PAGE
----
15th Sunday of Ordinary Time July 16, 2006
“OFF WITH YOU, VISIONARY, FLEE TO THE LAND OF JUDAH! THERE EARN YOUR BREAD PROPHESYING, BUT NEVER AGAIN PROPHESY IN BETHEL” Mk 6:12
Amos is another prophet who came to his prophetic call as a second career. He was a “shepherd and a dresser of sycamores” from the southern kingdom of Judah when God called him to his prophetic ministry and sent him to Judah’s neighboring sister nation of Israel during the prosperous reign of Kind Jeroboam II (786-746 BC)
This was late in the era of the divided two state Jewish history. Right after King Solomon the Jewish nation divided into two separate kingdoms, Israel to the north and Judah to the south (911 BC). This arrangement lasted until 721 BC when the northern kingdom of Israel was destroyed by the Assyrian empire and its people taken into captivity. The southern kingdom of Judah lasted until 586 BC before the Babylonian Empire destroyed Jerusalem and took many of its inhabitants into captivity in Babylon.
The book of Amos is the first prophetic book in the bible that stands on its own. What we know of the prophets before Amos like Elijah and Elisha, we know from accounts of their prophetic work written in other historical books of the bible.
During the prosperous reign of King Jeroboam some predictable things were happening. King Jeroboam was following the lead of other neighboring nations who built their prosperity on the backs of their people, especially the poor and rural farmers. As the wealth of Israel grew, mostly for those in the cities and connected with the royal court, the disparity between the rich and the poor increased. The small family farmer was being kicked off the land and forced into poverty and servitude on the land they had once owned. Greed and cheating were rewarded and built into the economic system. Amos saw all this happening. My hunch is that he was most likely a victim of these harsh economic conditions.
Amos begins his book with a sweeping indictment of the neighboring counties of Damascus, Philistia, Tyre and Edom (Amos 1:2-3). Then he devotes two verses to his home country of Judah (Amos 1:4-5) and in the rest of his book he denounces Israel. Amos reminds me of many of the farmers I got to know back in the 1980’s in rural Iowa during the “Farm Crisis.” What impressed me most in my city naivety was the degree of sophistication and knowledge Iowa farmers had of the global economic system. These folks did not reflect my city based stereotypic dumb farmer, not in the least! After a few years of being a rural pastor it was not hard to see why Iowa farmers were so knowledgeable of the global economic system, their very survival depended upon it. I imagine the same was true of Amos and the small family farmers of his time. This may well have been the reason God called him to be his prophet.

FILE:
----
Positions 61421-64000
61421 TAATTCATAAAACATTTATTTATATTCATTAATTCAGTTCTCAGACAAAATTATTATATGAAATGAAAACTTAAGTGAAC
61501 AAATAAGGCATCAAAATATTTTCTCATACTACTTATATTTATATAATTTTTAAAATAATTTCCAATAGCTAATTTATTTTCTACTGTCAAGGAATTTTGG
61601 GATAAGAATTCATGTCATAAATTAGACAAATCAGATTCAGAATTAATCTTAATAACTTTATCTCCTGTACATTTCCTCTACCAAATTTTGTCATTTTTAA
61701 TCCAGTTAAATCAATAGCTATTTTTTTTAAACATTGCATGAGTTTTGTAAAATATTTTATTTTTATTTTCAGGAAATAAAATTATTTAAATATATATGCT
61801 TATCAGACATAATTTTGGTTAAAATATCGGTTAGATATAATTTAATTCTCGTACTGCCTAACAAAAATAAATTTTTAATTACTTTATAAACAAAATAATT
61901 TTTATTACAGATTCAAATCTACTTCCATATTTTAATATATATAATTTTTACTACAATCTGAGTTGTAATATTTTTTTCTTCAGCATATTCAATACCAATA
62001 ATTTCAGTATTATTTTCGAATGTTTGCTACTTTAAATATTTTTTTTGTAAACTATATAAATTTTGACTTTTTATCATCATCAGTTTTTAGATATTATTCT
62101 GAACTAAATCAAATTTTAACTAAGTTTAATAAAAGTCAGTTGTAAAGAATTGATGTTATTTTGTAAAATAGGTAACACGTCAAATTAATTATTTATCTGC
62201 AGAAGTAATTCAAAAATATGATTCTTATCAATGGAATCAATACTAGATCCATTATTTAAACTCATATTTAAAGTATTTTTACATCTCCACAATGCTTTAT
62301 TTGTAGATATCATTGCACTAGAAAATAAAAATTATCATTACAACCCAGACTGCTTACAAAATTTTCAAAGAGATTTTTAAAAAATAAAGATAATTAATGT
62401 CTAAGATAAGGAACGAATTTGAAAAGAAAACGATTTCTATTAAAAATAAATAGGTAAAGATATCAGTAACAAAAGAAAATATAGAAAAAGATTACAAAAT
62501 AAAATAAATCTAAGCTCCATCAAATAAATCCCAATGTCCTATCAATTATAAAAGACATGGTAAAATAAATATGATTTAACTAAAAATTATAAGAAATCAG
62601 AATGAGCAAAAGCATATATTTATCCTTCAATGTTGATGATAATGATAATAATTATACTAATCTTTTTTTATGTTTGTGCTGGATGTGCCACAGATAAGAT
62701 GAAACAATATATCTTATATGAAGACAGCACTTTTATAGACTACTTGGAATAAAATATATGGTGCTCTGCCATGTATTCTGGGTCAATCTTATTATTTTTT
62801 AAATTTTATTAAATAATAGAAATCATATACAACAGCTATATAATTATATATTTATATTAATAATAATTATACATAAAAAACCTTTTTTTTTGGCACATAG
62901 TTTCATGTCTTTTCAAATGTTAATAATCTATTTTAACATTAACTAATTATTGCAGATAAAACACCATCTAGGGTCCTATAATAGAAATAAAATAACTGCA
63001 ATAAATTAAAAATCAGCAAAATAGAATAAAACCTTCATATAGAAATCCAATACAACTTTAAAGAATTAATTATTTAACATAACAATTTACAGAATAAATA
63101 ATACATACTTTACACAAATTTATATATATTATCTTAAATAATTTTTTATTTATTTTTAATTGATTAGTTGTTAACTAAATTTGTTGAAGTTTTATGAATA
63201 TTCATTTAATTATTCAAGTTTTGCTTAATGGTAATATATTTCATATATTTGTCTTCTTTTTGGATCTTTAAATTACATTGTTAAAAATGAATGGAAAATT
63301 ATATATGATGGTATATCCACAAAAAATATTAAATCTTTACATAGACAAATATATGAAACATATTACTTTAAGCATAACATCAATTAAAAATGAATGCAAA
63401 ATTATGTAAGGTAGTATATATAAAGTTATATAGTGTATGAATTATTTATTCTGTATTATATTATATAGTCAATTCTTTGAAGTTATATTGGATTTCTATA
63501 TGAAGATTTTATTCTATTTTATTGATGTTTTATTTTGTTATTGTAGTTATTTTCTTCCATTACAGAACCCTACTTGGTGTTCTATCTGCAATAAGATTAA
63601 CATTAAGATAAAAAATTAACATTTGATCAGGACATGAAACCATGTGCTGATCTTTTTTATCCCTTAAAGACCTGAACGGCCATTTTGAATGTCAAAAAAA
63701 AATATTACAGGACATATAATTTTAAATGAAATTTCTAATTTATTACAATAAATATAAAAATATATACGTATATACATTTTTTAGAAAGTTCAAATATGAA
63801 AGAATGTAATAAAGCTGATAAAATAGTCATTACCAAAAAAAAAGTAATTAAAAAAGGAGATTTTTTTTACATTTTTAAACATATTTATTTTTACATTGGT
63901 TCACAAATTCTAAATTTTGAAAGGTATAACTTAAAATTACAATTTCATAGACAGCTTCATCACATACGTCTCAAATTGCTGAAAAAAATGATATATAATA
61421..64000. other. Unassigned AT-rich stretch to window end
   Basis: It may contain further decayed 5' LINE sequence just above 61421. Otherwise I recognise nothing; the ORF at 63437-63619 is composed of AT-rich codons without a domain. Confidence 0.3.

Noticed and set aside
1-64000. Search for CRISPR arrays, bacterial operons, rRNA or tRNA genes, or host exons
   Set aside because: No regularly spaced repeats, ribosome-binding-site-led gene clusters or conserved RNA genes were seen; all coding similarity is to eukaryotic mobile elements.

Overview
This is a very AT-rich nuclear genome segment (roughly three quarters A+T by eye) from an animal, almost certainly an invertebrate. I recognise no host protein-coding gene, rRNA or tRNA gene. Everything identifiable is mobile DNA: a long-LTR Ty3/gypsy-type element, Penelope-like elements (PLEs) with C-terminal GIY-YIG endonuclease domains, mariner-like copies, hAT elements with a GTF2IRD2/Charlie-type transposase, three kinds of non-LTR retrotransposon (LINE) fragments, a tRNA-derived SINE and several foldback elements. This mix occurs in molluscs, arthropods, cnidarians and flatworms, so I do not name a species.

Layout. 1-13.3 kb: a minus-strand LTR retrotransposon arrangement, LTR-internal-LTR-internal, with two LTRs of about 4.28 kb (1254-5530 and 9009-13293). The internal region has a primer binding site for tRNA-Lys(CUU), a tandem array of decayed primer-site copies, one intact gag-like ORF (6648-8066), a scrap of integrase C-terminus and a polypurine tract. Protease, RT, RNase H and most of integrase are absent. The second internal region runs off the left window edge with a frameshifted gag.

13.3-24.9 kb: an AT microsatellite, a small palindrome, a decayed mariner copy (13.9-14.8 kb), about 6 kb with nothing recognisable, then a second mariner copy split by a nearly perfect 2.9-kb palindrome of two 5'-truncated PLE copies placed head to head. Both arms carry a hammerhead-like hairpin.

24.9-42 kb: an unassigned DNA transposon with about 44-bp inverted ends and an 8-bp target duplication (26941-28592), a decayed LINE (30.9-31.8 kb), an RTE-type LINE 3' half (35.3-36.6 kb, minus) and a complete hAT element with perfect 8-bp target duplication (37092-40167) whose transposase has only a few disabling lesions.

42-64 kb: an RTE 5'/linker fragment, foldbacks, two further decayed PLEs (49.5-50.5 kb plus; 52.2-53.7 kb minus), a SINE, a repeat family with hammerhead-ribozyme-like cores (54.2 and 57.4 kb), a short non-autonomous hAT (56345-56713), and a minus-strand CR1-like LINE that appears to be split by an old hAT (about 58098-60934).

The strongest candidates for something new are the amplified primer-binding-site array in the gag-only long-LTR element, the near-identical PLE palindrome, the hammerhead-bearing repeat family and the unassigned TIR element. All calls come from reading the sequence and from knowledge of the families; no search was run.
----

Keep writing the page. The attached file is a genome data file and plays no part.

By the time of Amos the royal and priestly classes of the two Jewish nations were very much aware of the power of God’s prophetic spokespersons and the dangers of independent prophetic voices. To protect their status and preserve the “status quo” the rich and the powerful licensed their own class of prophets, put them on the payroll in an attempt to control God’s messengers. Today’s court prophets are the Washington, DC, think tanks and universities that provided the government with economists and political scientists, military experts and international specialists. The talking heads that the national news programs use to explain the days news are another example of modern day court prophets, the paid experts who are the acceptable critical voices who do not threaten the power elite base or the “status quo.”
It is in this context that we should read this week’s selection from the Book of Amos. Amos was saying harsh things about the king and his priestly class in Bethel, the site of the northern kingdom’s Temple. In the verses right before this week’s text selection Amaziah, the head priest at the Bethel Temple sends word to King Jeroboam of Amos’ treasonous speech against the King and the nation of Israel. (Amos 7:10-11) In this week’s text Amaziah turns his attention directly to Amos. Knowing the King will soon be looking for Amos, Amaziah warns Amos to flee Bethel and the nation of Israel and return to his native land of Judah. Amaziah tells Amos to go earn his keep prophesying in his own land of Judah.
Amos’ responded telling Amaziah that he was no prophet at all, nor did he come from any of the prophetic communities that were attached to the royal households. In fact Amos says he was a “shepherd and a dresser of sycamores” before God called him from Judah to Israel to speak to the injustices taking place. Amos was no company prophet, no one was paying Amos for his prophetic efforts. He was a free agent of God, an independent voice.
It was after Amaziah’s warning that Amos delivered his harshest criticism of the King (Amos 7:16-17) followed by a vision of a fruit basket (Amos 8:1-3) and then a classic critique against greed and the economics of greed (Amos 8:4-14). These prophetic words about greed in chapter 8 could easily apply to our modern times, especially the dire circumstances that are destroying agricultural indigenous societies in places like Latin America. It’s worth taking a look at.
We do not know whether or not Amos got out of Bethel and returned to his native home in Judah. What we do know is that his prophetic words have survived to this day through his book and for the most part still are as relevant today as they were in his time, written as if for our own generation.
HE SUMMONED THE TWELVE AND BEGAN TO SEND THEM OUT TWO BY TWO AND GAVE THEM AUTHORITY OVER UNCLEAN SPIRITS Mk 6:7